According the front page of the Saturday Post, Ron Paul is making a big splash on the Internet:
On Technorati, which offers a real-time glimpse of the blogosphere, the most frequently searched term this week was "YouTube."
Then comes "Ron Paul."
The presence of the obscure Republican congressman from Texas on a list that includes terms such as "Sopranos," "Paris Hilton" and "iPhone" is a sign of the online buzz building around the long-shot Republican presidential hopeful -- even as mainstream political pundits have written him off.
Rep. Ron Paul is more popular on Facebook than Sen. John McCain (R-Ariz.). He's got more friends on MySpace than former Massachusetts governor Mitt Romney. His MeetUp groups, with 11,924 members in 279 cities, are the biggest in the Republican field. And his official YouTube videos, including clips of his three debate appearances, have been viewed nearly 1.1 million times -- more than those of any other candidate, Republican or Democrat, except Sen. Barack Obama (D-Ill.).
But while many Democrats have welcomed the young and fresh-faced Obama, who's trailing Sen. Hillary Rodham Clinton (D-N.Y.) in most public opinion polls, Paul is barely making a dent in the Republican polls.
Republican strategists point out that libertarians, who make up a small but vocal portion of the Republican base, intrinsically gravitate toward the Web's anything-goes, leave-me-alone nature. They also say that his Web presence proves that the Internet can be a great equalizer in the race, giving a much-needed boost to a fringe candidate with little money and only a shadow of the campaign staffs marshaled by Romney, McCain and former New York mayor Rudolph W. Giuliani.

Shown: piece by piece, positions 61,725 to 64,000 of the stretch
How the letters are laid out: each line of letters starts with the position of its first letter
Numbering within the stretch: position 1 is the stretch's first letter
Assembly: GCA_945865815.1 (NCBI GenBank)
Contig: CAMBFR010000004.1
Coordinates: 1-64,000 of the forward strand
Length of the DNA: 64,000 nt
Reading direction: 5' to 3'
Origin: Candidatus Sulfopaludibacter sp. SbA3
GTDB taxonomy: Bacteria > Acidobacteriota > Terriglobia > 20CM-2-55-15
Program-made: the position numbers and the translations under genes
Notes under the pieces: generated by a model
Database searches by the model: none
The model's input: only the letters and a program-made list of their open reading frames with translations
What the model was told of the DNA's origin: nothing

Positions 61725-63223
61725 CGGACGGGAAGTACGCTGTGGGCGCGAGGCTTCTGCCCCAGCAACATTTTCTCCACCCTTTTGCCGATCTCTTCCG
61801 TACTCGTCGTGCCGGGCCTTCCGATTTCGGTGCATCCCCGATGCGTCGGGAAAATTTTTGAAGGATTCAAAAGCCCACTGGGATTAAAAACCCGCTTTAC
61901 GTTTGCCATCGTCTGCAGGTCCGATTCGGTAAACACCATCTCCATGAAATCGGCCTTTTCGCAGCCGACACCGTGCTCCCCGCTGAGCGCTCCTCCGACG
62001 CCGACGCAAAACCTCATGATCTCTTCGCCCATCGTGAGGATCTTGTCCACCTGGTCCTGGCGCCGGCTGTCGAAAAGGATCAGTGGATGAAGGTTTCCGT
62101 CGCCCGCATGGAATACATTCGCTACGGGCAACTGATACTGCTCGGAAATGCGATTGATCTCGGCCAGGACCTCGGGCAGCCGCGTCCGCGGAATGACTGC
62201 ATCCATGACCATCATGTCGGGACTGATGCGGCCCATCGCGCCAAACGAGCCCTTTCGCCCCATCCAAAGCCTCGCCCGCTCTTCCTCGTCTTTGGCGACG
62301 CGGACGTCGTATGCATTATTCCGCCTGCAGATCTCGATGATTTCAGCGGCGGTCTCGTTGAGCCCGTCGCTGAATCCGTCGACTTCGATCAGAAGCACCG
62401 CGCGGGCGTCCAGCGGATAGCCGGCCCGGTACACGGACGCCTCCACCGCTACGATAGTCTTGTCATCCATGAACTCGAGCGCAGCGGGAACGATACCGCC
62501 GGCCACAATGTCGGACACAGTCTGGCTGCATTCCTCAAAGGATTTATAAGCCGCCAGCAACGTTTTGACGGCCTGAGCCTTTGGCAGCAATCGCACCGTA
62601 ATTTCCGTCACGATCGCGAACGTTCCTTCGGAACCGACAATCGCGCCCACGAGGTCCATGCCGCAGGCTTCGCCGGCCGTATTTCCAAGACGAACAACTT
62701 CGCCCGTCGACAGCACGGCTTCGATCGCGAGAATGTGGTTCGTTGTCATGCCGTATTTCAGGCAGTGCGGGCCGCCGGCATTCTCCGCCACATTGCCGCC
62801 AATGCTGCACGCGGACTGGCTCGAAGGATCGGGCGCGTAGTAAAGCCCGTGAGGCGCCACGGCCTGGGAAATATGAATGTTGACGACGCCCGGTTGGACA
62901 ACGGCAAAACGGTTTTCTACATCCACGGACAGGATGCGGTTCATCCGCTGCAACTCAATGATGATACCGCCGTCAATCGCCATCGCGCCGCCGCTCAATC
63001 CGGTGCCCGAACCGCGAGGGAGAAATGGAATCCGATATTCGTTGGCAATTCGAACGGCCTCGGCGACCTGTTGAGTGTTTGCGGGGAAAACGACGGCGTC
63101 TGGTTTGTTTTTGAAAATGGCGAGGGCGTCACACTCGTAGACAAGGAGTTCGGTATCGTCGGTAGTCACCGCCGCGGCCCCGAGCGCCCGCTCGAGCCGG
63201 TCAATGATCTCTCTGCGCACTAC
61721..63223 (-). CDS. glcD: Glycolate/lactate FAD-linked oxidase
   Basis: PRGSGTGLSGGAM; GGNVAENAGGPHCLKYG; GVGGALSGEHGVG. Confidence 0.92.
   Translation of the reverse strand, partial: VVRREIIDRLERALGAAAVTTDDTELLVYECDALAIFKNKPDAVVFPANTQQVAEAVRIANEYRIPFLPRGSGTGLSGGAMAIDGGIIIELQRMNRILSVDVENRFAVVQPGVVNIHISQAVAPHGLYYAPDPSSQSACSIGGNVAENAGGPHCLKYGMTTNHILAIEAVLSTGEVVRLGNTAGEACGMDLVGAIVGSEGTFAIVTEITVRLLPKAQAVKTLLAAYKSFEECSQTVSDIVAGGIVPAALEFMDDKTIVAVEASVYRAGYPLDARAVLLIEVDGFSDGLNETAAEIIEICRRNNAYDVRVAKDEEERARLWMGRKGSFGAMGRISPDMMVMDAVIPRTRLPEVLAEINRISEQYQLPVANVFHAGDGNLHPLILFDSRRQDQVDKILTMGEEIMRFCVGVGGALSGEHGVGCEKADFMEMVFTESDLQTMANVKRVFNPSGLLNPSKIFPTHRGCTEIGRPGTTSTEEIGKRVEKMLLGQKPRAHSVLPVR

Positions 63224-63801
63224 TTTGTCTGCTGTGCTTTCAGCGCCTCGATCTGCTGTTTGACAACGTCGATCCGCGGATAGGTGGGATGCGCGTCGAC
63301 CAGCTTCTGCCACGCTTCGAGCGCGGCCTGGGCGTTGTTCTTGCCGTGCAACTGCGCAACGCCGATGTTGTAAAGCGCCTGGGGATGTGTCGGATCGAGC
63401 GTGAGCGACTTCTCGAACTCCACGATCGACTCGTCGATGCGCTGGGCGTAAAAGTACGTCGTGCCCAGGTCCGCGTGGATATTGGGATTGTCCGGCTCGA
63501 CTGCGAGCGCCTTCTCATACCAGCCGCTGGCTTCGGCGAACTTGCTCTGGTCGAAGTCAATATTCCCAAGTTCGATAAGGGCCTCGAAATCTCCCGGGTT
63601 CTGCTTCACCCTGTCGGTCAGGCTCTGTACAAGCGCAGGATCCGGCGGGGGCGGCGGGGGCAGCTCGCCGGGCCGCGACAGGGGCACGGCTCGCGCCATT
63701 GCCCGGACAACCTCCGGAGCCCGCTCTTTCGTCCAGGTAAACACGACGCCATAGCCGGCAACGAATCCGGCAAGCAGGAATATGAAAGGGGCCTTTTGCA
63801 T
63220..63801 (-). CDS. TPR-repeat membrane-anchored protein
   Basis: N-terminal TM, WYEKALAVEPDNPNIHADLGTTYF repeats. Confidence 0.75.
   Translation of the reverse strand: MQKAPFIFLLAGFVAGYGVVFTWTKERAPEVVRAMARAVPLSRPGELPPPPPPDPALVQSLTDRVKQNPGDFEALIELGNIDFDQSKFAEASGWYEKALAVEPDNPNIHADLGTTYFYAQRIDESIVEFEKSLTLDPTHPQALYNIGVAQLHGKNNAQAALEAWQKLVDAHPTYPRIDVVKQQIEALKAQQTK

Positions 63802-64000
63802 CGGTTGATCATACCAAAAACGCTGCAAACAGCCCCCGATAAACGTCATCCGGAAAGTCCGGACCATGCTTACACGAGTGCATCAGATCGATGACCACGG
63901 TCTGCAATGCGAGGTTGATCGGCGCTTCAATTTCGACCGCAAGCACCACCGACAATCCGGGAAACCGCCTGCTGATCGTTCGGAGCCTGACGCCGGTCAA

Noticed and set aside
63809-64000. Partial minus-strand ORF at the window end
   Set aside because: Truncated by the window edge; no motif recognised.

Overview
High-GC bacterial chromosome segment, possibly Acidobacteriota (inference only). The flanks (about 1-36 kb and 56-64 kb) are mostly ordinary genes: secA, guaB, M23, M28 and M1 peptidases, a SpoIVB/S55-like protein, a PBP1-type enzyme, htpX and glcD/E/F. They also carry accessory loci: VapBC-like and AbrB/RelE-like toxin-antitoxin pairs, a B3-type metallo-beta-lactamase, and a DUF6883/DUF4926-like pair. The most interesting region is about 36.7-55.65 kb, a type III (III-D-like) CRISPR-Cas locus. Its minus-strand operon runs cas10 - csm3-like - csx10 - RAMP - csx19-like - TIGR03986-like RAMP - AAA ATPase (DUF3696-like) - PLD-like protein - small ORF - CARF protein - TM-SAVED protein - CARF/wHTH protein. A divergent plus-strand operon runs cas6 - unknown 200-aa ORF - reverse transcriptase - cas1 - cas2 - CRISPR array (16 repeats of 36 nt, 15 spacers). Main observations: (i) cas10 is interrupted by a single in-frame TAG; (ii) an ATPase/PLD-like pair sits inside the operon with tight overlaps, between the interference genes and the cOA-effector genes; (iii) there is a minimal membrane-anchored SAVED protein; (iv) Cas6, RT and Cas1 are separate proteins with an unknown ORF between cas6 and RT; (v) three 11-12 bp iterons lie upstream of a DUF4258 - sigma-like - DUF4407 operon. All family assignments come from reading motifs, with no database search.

lol. That reminds me, I'm hosting a MeetUp meeting at my rustic log cabin/militia compound in Winchester this weekend...
No, seriously, Ron Paul has long been the golden boy of the Republican (and Democratic) libertarians. The only problem is that the libertarian population is relative small relative to other ideological groups -- just check out this handy Pew Center report on popular ideologies done last year. Whereas liberals, conservatives and populists each represent at least 15% percent of the population, libertarians only register around 10%.
This has lead to endless debate in the libertarian camp about winning strategies. Traditionally, the Libertarian Party and libertarians among the Dems and Republicans have chosen to gather around a handful of candidates with libertarian views. Young, Internet-savvy libertarians have been taking a different approach by actively trying to sell the libertarian ethos to the 40% of America that registers as ideologically ambivalent. Just look at the Freedom Democrats, a group of 20 and 30-something libertarians who identify with the Democratic Party. Ron Paul has been their patron saint for years and they spend a good deal of time arguing with the folks over at dKos about the ills of populism and protectionism.